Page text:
biz ladiesLife & Business

Biz Ladies Profile: Chelsea Shukov & Jamie Grobecker of Sugar Paper

by Stephanie

Biz Ladies Profile: Sugar Paper
With a penchant for the well-crafted and designed, Chelsea and Jamie decided it was time to put their own designer tastes on paper – literally. The duo launched their Sugar Paper brand in 2003 and have been creating exquisite paper products since, including new digital versions of their work on Paperless Post. Today Chelsea shares a bit about their journey from idea to business, and the valuable tips, tricks and life lessons they learned along the way. –Stephanie

photos courtesy of Sugar Paper 

Read the full interview after the jump…

  Biz Ladies Profile: Sugar Paper

Why did you decide to start your own business?

Sugar Paper began in 2003 with a love of letterpress and an appreciation for simple, tasteful design.

Jamie and I both have an appreciation for fine stationery but, at the time, we felt that there was a hole in the market for classic, understated design. The high-end options felt dated and we wanted to put a fresh spin on the time-honored tradition of the handwritten note. We started Sugar Paper to create a line that combined fine materials with classic typefaces yet had a more current feel.

When you first decided to start your own business, how did you define what your business would be?

We chose to focus on high quality social stationery. Our best work comes when we focus on the small details that make a piece of stationery exquisite. It’s what we do best. We have a mantra at Sugar Paper, “Love is in the details.”

The heart of our company is in the making, but the channels of distribution have changed since we first opened shop in 2003. When we began, we had one retail store and a loyal following of local clients. We now also sell online, through exclusive collaborations with large retailers, and wholesale through our boutique retail partners.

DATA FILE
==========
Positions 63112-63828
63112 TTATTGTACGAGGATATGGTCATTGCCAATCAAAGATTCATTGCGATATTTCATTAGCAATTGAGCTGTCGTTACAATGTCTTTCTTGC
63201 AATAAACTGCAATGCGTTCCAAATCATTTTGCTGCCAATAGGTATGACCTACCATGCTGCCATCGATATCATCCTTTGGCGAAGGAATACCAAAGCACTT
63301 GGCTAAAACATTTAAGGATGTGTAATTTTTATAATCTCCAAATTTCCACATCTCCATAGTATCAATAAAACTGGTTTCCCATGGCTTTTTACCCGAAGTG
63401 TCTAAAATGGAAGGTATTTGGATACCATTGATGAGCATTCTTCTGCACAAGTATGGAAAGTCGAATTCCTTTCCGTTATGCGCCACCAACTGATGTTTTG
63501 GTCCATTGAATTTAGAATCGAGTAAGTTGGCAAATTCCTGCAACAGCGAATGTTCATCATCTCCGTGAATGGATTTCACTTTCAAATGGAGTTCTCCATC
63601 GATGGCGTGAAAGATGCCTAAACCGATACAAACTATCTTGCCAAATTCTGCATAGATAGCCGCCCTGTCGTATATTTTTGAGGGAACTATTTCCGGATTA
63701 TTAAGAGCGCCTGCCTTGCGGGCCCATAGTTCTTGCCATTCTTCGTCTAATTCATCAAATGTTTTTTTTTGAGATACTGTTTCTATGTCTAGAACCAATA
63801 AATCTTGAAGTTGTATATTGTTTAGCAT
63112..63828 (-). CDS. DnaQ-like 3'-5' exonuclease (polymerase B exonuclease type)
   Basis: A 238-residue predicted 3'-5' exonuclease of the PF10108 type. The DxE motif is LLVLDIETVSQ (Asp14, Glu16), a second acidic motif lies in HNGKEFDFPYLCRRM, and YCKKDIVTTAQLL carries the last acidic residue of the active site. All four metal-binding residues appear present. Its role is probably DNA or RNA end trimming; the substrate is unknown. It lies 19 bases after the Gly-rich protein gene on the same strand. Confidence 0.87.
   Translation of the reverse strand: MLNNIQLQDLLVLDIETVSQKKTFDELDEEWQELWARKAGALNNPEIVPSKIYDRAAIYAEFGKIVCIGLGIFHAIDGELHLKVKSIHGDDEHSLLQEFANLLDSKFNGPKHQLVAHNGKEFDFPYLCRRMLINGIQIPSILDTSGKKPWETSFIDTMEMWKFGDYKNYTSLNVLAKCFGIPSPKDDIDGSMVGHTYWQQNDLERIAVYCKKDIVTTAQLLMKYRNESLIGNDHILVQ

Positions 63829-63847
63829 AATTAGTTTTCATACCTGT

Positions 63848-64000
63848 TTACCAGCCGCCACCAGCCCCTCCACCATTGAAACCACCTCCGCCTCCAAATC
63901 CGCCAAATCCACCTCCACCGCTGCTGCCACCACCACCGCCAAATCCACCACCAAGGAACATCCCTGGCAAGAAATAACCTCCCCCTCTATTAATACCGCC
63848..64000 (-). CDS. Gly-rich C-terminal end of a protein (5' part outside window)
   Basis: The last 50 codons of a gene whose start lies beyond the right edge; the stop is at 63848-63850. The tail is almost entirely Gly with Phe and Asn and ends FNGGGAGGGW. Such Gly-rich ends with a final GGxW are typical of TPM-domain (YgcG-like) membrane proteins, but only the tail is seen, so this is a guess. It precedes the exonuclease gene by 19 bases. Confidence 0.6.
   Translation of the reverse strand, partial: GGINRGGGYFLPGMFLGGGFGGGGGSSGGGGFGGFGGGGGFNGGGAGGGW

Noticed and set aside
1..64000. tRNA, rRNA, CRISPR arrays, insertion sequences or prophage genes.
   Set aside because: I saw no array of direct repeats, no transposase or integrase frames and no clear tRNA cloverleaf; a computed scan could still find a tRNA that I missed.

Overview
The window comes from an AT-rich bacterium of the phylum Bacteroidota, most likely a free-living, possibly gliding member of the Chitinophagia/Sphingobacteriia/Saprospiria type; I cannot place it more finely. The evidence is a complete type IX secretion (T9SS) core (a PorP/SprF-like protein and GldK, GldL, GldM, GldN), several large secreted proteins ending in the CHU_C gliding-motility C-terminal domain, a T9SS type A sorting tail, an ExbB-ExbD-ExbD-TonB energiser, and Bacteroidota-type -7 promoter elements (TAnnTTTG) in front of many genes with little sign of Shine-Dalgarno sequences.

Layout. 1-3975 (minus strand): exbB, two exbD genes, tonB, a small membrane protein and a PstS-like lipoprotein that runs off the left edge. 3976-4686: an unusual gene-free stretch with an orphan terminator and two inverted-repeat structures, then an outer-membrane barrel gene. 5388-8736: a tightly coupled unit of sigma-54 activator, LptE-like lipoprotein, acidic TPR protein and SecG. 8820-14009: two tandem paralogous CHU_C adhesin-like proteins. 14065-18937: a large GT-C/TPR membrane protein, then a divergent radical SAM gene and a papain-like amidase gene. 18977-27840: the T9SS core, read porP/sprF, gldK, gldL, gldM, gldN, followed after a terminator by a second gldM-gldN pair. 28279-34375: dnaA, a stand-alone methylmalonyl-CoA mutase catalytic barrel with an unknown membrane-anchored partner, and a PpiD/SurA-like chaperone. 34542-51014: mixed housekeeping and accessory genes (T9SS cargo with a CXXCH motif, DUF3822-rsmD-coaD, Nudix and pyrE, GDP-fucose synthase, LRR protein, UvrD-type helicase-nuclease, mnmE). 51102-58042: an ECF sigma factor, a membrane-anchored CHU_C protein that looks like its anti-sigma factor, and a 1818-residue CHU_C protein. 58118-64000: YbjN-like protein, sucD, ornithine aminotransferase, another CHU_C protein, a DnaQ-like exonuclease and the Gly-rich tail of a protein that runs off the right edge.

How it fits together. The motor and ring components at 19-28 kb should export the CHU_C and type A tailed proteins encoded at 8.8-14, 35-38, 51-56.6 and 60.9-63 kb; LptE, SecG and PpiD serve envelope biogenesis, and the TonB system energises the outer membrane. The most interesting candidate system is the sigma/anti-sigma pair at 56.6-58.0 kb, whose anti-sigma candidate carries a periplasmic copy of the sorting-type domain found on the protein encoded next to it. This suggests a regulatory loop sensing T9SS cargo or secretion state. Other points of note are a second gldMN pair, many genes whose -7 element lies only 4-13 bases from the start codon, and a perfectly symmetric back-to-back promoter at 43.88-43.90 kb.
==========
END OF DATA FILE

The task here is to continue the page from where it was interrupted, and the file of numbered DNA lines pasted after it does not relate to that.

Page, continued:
Biz Ladies Profile: Sugar Paper

What was the best piece of business advice you were given when you were starting off?

Keep going. Owning and operating a business is tricky. Just when you feel like you have it down, you find a new challenge to overcome. We have learned to accept this over the years and when things get tough, we try to remind ourselves that Rome wasn’t built in a day and that the best thing to do is to keep going.

We have a letterpress print that we created that says, “Keep going.” I give it to all of my entrepreneurial friends.

What was the most difficult part of starting your business?

We had very little money when we began. We borrowed money from our families and had to be very conservative with our budget. In the beginning, neither of us were paid and that went on for quite awhile, as we chose instead to reinvest and grow. We laugh about it now because the tiny budget we had wasn’t really appropriate for what we were trying to do, but we are hard workers who tend to be hopefully optimistic!

We functioned on the belief that we could make it happen, and so we rolled up our sleeves and made it happen. We designed and printed all of the products, we worked the store, handled customer service, did the books, etc. We put in really long hours.

Can you name the biggest lesson you’ve learned in running a business?

We’ve had to learn how to manage people and how to lead a team. It’s a daily challenge to make sure everyone’s needs are met. We have to be much more efficient with our time and trust that the people we have hired are good at what they do. We’re not micromanagers because we hire incredible people. Jamie and I used to do everything ourselves but it’s impossible to do that now. The process of letting go and allowing people to help you is tough but completely worthwhile.

Biz Ladies Profile: Sugar Paper

Can you name a moment of failure in your business experiences?

I can’t. Not because we haven’t had them… we’ve had plenty! But our failures have become opportunities of growth for us.

For example, five years ago we were contacted by Mickey Drexler at J.Crew about doing some items for them. Nothing ever came of it and I was heartbroken. Since then, we have learned so much about working with large retailers. That knowledge has carried over to the current successes we’re having now. That growth was necessary for us as a company, so to call it a failure would be inaccurate.